Those personal rejections were how I learned my social following was too small, or that maybe I’d have better luck pitching the story as fiction, or, more commonly, travel memoir is just such a hard sell right now. (Oh, 2019, you had no idea, did you?)
Weekly I researched agents, read the submission guidelines in exhaustive detail, and sent customized submissions. The right number of chapters. A proposal with the right pieces. Just the proposal. Just the chapters. A less than detail oriented person by nature, I was meticulous about reading guidelines and sending in exactly what each agent had asked for.
Weekly, I posted my pitch score to Twitter. 10 pitches, 3 rejections, 7 no responses. 17 pitches, 9 rejections, 12 manuscript requests, 16 no responses. 49 pitches… you get the drill.
I posted my count to Twitter.
And I posted about the rejections. One agent called my book “gutsy” while another said it was clear I had chops at the keyboard. One agent sat on my book for months, and would occasionally email me to say she loved the book and was conflicted about if it would sell. Others said a simple “not for me” or sent me a canned “best of luck” notice.
Those terse rejections were easy to take, easier than the rejections from agents who said they liked the book but just couldn’t see a way to bring it to market.
The rejections piled up. There were 75 in November 2019. I was tired and sad and demoralized. My next step was to quit pitching agents and try to get on an academic or smaller press after the holidays.
Then I got a tweet from an acquisitions editor. “I’ve seen your tweets about pitching a book. I’ve been following your work for a while; I’d like to see what you’ve got.”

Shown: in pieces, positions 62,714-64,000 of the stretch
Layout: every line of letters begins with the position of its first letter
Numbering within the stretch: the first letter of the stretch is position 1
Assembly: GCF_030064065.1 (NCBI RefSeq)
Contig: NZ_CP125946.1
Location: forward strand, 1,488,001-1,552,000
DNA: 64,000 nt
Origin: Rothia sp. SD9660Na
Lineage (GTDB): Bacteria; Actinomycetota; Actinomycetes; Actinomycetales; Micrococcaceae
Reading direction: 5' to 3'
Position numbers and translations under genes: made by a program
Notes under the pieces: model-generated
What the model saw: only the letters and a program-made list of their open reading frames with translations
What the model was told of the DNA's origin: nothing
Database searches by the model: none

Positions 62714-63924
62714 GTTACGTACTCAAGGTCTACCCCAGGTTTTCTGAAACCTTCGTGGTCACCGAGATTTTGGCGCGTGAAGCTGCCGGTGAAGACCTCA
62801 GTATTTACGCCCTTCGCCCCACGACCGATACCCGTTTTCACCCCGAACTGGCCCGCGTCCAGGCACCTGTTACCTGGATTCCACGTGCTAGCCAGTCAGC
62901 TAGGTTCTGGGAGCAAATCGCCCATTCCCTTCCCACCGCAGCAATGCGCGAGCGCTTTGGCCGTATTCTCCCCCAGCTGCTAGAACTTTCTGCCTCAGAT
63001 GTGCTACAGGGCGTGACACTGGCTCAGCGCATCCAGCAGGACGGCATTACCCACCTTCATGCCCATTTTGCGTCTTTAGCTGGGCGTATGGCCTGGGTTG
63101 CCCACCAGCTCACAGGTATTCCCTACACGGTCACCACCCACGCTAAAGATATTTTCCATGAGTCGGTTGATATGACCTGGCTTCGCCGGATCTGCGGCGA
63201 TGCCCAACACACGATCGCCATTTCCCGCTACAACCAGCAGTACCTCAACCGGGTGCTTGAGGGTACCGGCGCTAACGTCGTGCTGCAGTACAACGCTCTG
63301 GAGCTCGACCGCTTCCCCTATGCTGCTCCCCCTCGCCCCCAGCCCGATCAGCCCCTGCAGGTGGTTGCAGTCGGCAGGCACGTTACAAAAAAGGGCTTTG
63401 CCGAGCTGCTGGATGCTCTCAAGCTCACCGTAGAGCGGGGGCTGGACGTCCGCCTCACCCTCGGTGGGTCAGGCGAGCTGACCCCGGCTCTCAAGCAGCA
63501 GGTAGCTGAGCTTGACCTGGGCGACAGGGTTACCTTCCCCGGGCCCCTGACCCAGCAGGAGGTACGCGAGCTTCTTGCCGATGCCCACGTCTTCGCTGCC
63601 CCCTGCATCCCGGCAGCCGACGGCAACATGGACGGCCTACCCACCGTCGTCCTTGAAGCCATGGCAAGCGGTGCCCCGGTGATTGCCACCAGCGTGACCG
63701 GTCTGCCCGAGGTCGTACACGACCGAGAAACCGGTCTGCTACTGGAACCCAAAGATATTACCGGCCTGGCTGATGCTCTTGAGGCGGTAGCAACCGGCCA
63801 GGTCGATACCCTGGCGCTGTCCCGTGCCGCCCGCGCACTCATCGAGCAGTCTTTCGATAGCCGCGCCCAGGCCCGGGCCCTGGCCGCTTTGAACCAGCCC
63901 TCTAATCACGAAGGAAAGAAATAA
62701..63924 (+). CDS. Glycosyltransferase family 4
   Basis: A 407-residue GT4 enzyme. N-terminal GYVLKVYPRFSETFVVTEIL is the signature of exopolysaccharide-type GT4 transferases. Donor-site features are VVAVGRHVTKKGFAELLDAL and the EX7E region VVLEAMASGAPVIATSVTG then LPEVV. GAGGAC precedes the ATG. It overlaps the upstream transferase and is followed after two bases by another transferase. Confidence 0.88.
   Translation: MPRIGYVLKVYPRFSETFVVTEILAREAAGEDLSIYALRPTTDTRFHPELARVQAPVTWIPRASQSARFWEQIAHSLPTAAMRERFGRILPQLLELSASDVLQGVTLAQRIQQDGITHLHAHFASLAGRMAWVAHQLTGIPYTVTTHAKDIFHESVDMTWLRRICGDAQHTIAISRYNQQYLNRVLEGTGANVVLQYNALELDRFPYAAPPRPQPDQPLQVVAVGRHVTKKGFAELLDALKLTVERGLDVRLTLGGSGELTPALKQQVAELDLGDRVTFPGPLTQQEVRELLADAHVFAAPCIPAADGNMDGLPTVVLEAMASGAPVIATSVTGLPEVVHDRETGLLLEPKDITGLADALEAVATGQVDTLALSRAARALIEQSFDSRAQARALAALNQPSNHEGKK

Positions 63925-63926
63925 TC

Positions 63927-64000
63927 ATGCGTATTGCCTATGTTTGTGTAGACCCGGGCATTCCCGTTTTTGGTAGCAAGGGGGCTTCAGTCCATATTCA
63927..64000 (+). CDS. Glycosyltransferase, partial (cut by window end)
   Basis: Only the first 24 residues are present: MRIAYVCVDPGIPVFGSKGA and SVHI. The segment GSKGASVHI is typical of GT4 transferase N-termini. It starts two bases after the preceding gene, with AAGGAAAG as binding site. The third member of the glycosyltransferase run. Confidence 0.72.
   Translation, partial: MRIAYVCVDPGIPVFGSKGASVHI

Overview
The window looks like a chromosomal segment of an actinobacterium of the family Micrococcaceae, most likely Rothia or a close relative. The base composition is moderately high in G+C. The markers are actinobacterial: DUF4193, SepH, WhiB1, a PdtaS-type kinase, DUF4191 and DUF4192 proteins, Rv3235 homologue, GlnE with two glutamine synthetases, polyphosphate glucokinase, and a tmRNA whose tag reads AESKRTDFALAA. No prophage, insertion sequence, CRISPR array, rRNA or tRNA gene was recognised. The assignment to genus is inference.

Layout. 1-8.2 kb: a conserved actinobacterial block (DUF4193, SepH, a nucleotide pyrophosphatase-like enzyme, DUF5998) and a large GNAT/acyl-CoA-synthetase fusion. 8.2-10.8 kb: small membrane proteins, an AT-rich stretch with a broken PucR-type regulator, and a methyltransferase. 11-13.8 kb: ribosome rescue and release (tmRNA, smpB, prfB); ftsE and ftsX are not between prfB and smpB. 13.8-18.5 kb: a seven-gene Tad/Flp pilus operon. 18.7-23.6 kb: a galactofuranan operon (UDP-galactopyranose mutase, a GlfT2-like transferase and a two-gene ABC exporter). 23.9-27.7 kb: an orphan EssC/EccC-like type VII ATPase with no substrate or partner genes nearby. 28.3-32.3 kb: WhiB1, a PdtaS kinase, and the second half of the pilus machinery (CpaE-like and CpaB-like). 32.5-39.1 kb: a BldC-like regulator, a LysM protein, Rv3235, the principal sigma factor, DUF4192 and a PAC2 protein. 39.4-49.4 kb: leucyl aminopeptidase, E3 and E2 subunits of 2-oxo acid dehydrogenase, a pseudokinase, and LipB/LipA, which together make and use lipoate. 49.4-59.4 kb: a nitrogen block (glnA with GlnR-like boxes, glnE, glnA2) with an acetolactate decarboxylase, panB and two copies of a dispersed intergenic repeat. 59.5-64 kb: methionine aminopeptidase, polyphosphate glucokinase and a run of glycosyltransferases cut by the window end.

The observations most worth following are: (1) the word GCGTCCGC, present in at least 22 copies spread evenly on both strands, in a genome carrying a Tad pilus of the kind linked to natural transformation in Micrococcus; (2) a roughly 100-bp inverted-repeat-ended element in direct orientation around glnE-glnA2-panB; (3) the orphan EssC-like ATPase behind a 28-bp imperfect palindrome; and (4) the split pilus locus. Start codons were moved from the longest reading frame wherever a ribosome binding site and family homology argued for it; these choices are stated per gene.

I had all of it, of course. I’d done the work.
This process isn’t replicable. Or maybe it is.
Fast forward, we inked a deal, I signed, the book came out in November 2020. The editing process was great, I had a lot of say in the cover, and the early reviews have been complimentary.
I didn’t have an educated negotiator on my side, so I didn’t know what to ask for. I was lucky to have friends who shared information with me about their contracts. I was able to make educated requests for minor changes to the terms—though I don’t know what I left on the table. I also don’t know if an agent would have been helpful in getting more publicity for the book once it appeared in the world.
Without an agent, I chose to trust my editor. I decided to believe he had my best interests in mind and would get me a deal that was, if not as generous as I wanted, certainly standard for a first memoirist of my status. Yes, I’d have liked a bigger advance, a bigger cut. Also, my book is now in bookstores. That’s thrilling.
While the way I found my press was unconventional, I followed all the rules of traditional process to get there—with one exception. It was the confessional nature of my process that clued this interested editor into the fact that I had a book I was trying to sell.
Also, it turns out my follower numbers weren’t too small at all. It’s not how many followers you have, writers, it’s who they are. Mine included the acquisitions editor who bought my book.
I figure my follower count is just right.